Google Research just launched its Wikilinks corpus, a massive new data set for developers and researchers that could make it easier to add smart disambiguation and cross-referencing to their applications. The data could, for example, make it easier to find out if two web sites are talking about the same person or concept, Google says. In total, the corpus features 40 million disambiguated mentions found within 10 million web pages. This, Google notes, makes it “over 100 times bigger than the next largest corpus,” which features fewer than 100,000 mentions.
For Google, of course, disambiguation is something that is a core feature of the Knowledge Graph project, which allows you to tell Google whether you are looking for links related to the planet, car or chemical element when you search for ‘mercury,’ for example. It takes a large corpus like this one and the ability to understand what each web page is really about to make this happen.
To construct this data set, Google looked at links to Wikipedia pages “where the anchor text of the link closely matches the title of the target Wikipedia page.” There is a high probability that this anchor text is a mention of the corresponding entity that’s the focus of the entity that’s discussed in the Wikipedia entry.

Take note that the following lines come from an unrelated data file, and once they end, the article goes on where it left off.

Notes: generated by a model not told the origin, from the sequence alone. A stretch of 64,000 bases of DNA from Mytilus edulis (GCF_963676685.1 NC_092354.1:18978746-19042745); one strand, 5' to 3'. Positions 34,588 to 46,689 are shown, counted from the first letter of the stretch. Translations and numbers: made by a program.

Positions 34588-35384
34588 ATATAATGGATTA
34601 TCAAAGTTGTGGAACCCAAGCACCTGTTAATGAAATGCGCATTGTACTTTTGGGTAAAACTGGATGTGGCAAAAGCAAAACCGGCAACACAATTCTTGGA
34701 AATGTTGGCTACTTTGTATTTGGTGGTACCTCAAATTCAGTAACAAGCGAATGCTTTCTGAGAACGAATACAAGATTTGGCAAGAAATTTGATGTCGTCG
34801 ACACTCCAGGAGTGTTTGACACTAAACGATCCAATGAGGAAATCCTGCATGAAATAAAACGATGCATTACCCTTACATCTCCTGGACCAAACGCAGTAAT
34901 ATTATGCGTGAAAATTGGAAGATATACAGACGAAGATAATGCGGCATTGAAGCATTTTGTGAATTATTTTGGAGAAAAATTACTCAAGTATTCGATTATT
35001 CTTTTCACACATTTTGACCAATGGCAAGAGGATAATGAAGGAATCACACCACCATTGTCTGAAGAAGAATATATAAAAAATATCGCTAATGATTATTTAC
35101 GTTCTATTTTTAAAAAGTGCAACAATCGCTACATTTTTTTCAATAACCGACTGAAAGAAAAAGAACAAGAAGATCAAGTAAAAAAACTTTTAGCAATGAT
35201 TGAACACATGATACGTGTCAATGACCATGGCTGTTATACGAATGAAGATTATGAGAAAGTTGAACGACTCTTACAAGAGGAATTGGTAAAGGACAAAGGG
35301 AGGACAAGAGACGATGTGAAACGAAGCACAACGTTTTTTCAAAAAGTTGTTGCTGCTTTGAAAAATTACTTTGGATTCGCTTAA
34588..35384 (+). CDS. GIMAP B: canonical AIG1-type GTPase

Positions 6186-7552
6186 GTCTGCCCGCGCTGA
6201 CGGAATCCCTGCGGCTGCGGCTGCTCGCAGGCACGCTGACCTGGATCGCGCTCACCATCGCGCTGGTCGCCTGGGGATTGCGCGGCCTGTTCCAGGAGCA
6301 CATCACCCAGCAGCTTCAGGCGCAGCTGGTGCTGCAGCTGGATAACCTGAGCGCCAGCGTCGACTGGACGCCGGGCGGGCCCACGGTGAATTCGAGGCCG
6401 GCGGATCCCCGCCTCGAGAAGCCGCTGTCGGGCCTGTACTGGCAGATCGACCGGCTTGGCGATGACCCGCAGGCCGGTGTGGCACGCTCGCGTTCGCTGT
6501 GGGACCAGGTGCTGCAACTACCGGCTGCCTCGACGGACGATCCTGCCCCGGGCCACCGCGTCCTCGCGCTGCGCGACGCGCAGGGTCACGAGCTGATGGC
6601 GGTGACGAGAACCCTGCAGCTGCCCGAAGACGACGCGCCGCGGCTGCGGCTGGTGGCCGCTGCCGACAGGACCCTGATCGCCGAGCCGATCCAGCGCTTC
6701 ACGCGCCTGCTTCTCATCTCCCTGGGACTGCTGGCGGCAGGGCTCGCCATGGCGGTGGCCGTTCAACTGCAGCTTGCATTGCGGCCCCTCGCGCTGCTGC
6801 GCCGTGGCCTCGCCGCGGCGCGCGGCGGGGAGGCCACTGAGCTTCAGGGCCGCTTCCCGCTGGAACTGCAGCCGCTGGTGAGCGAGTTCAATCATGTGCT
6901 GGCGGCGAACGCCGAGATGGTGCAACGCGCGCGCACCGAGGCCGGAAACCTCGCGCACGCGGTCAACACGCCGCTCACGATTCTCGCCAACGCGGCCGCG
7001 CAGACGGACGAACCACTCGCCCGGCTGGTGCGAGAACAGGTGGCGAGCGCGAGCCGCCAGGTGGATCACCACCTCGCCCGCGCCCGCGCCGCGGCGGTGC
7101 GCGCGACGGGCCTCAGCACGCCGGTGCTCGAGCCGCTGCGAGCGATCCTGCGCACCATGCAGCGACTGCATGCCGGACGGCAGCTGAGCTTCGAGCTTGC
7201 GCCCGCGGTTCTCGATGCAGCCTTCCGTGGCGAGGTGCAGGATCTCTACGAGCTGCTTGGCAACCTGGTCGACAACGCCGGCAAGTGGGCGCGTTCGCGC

The 10 million annotated web pages, sadly, aren’t part of the corpus because of copyright issues, but the UMass Wikilinks project features all the necessary tools to create this data from scratch. The UMass team also published a paper that explains the process that was used to create this data set in more detail (PDF).
Last year, Google released a similar data set when it launched a database with over 7.5 million concepts and 175 million unique text strings, which is similar to what Google itself uses to suggest targeted keywords for advertisers. That set, too, was built by looking at Wikipedia articles to identify concepts and the anchor links that other websites used to link to them.